This major, free update to 1Password for iOS is so awesome, we thought about pulling a Harry Potter and releasing it in two parts. But when Apple told us Daniel Radcliffe wasn’t available, and they didn’t even have his number in the first place, we just had to give it all to you at once.
A 400 percent better App Extension
You know how our App Extension can fill Logins into Safari, our own 1Browser, and hundreds of other apps with a single tap? Now it can also:
- fill Identities
- fill Credit Cards
- create new Logins when you’re signing up for new services
- show all Logins if none are found for the current app (App Extension only)
It’s all in the name of saving you even more time when logging in and now filling long forms and shopping carts.
A brand new Brain
We affectionately call 1Password’s under-the-hood tools and form-filling logic the “Brain,” and we gave it a huge upgrade in 5.3. It’s much smarter about matching websites and subdomains and fills forms even faster.
We need to talk
There is so much great stuff going on with 1Password that we added a new Message Center to keep you in the know. It brings you 1Password news and tips right in our in-app Settings. Don’t worry, Push Notifications need not apply.
So, so much more
We added Large Type so you can view usernames and passwords in Jumbo Size, and we fixed a couple Zoom Mode bugs and a crash for iPhone 6 Plus users. Truly, there is a mountain of improvements you can check out in the full release notes.
Update (2015-04-02): TD Canada Trust updated their iPhone app today re-enabling pasting in the login fields. It’s a great first step toward friendliness with security-conscious customers and password managers.
TD Canada Trust made quite a splash recently when it launched its redesigned iPhone app which disabled pasting in the password field. Users who embrace password managers for their online security were quick to point out their … well, ‘unhappiness’ with this decision. TD Canada’s original response to those users was unsettling:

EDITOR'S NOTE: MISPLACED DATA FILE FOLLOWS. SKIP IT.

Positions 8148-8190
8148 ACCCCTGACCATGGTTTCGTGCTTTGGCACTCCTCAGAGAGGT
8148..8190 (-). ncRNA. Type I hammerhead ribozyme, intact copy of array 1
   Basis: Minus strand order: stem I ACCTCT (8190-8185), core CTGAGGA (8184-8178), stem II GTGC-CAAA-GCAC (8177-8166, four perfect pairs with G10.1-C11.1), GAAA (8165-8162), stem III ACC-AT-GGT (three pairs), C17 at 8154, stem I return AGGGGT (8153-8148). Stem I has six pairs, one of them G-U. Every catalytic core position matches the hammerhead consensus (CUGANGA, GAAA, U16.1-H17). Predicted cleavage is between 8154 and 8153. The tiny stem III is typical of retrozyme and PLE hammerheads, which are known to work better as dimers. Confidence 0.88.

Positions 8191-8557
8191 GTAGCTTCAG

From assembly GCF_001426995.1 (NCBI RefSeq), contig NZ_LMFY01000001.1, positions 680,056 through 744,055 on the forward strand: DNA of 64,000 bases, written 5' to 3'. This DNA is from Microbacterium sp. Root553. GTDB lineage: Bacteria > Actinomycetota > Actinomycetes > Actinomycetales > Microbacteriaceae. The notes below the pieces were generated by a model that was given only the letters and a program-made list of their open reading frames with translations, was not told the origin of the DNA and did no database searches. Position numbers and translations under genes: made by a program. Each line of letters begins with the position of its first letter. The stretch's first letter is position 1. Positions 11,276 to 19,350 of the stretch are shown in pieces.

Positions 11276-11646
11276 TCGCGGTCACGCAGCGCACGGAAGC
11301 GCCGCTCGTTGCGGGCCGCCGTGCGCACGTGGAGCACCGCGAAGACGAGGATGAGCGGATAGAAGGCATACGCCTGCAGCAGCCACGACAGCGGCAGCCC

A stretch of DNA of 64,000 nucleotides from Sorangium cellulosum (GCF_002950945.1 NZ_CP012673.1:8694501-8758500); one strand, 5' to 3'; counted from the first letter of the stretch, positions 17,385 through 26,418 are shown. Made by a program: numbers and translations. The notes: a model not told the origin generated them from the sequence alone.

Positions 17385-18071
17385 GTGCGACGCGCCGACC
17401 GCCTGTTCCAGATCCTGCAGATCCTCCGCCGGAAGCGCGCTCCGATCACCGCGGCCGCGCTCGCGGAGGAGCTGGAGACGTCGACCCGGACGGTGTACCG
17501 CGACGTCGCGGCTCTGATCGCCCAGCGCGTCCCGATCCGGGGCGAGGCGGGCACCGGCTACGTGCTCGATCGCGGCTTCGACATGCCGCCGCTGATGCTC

For those of us who rely on 1Password (and other password managers) on a daily basis, this advice is completely cringe-worthy … unfortunately, it’s really not all that uncommon in the banking world. Many banking and financial sites implement restrictions on password length, require certain special characters to be present, and put in place various ‘security theatre’ measures on their websites that do little for increasing user security, while ultimately making it more difficult for users to rely on password managers to fill their complex passwords in on the site. Why do they do this? Well, it’s difficult to know for sure, although our Chief Defender Against the Dark Arts does have a theory on the matter.
With the conversation about online security and banking so fresh in everyone’s minds, I thought now would be a great time to send a message out to banks and financial institutions everywhere to encourage them to to take users’ security more seriously. I’m writing this not only as a member of the 1Password team who deals with security issues on a daily basis, but also as a concerned customer who just wants simple and secure access to her data.
I know that you have my best interests at heart.
I know that you’ve worked hard to put ‘safeguards’ into place (such as disabling pasting into password fields, obfuscating usernames, spreading the login process across multiple pages and “please input the nth character of your password” fields) to thwart various types of attacks.
But the truth is that these ‘security measures’ are not actually helping your users.
Do you know what would really help your users? Long, random passwords.
Using long, random, and unique passwords is the best defense that we, your users, have against attackers. This advice is true for every site we have to sign in to these days … and believe me, we sign in to a lot more than just our financial sites. Keeping 100 or so strong and unique passwords memorized is not only a silly suggestion, it’s nearly impossible for all but the most savant-ish of us. Password managers help us increase our security by remembering these unique passwords for us, keeping them stored securely, and filling them in on websites so we don’t have to.